Coal County Sheriff talks about recent controversy - - No One Gets You Closer

Coal County Sheriff talks about recent controversy


COAL COUNTY, OK - The Coal County Sheriff's Office has been a source of controversy for several months now, but the new sheriff says he's hoping to change that.

Watch the video here:

We sat down with Sheriff Bryan Jump on Tuesday to talk about the challenges he's faced during his first 6 months in office.

Bryan Jump says he knew what he was getting into when he decided to run for sheriff.

He realizes how severely diminished the reputation of the Coal county Sheriff's Office has become, but it's his home town and he is determined to turn it all around.

When Bryan Jump accepted the position as the new Coal County Sheriff, he says he knew he had his work cut out for him.

"We're working hard to clean up and get respect back in the sheriff's office."

Jump knew he was inheriting a mess of controversy he believes was left behind by the former sheriff, Roy Deck.

He took over an office that's lost the respect of a lot area residents.

Many who had a lot to say but wouldn't talk on camera for fear of retaliation.

"I think they need to make change for the good, I mean there's been nothing but trouble in Coal County for years and years and years," said an anonymous resident.

It's only been six months, but so far Sheriff Jump has had to request an OSBI investigation into one of his deputies, which led to embezzlement charges.

And recently his office had to investigate one of his jailers, a woman he's known his whole life.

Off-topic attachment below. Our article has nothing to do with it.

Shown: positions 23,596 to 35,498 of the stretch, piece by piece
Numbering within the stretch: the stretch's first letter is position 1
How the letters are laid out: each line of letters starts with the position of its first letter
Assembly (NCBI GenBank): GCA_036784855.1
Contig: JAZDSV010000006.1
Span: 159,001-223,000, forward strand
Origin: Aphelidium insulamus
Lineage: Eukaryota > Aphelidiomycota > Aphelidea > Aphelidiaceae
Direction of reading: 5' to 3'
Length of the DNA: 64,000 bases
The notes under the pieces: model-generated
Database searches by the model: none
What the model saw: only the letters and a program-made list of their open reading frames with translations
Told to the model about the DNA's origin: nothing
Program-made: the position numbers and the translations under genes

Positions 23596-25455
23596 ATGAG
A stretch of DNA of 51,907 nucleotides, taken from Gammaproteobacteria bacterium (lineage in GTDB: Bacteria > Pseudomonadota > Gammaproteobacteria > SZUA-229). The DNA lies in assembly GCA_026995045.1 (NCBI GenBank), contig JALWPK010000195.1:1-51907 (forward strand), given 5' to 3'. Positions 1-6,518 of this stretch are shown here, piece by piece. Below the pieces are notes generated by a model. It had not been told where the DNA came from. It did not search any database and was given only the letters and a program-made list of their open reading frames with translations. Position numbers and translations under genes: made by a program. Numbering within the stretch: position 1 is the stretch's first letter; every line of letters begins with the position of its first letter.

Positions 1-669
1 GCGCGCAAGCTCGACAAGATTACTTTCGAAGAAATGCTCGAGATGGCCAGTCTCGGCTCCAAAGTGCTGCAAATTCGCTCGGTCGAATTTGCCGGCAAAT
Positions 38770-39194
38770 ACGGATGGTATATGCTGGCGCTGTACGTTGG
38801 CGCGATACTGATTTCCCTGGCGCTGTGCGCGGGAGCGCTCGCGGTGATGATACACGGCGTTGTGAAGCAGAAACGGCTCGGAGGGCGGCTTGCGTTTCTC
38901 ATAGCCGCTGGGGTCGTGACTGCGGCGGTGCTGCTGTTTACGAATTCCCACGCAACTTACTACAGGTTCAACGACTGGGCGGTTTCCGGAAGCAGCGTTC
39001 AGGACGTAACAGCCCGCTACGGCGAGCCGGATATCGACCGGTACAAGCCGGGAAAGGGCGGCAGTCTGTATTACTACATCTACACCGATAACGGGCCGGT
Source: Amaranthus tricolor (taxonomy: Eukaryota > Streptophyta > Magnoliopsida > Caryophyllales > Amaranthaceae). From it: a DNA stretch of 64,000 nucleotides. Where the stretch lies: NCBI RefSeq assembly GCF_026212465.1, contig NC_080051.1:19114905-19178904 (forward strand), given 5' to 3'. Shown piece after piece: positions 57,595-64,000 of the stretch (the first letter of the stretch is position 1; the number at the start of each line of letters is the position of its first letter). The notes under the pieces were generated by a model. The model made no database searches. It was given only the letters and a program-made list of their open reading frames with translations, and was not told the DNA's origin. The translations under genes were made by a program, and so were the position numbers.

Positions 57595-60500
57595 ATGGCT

"Went to school with her, and families are close friends, and when you get put in a position like that where something like that happens it makes it tough," said Jump.

"Hey you never know, I feel like you ought to be able to arrest your own sister, it's your job," said resident, Rebecca Washburn.

Jump arrested 41 year old Cassandra Bailey for bringing drugs into the jail.

"You gotta have employees who really care about the community and the job and you gotta have people that want to do the right thing."

Working to serve the public in the area he grew up in, Jump is taking his new role very seriously.

"I think they're doing a fine job so far," said resident, Bill Pope.

"I think he's doing a great job, he's had a lot to deal with and he's doing a great job," said Washburn.

Something a lot of people seem to agree with.

Jump says a lot of changes have already been made.

A few things they've done include putting a deputy in the schools, and having deputies patrol more in the rural community areas.

The court date for jailer, Cassandra Bailey is set for May 23rd.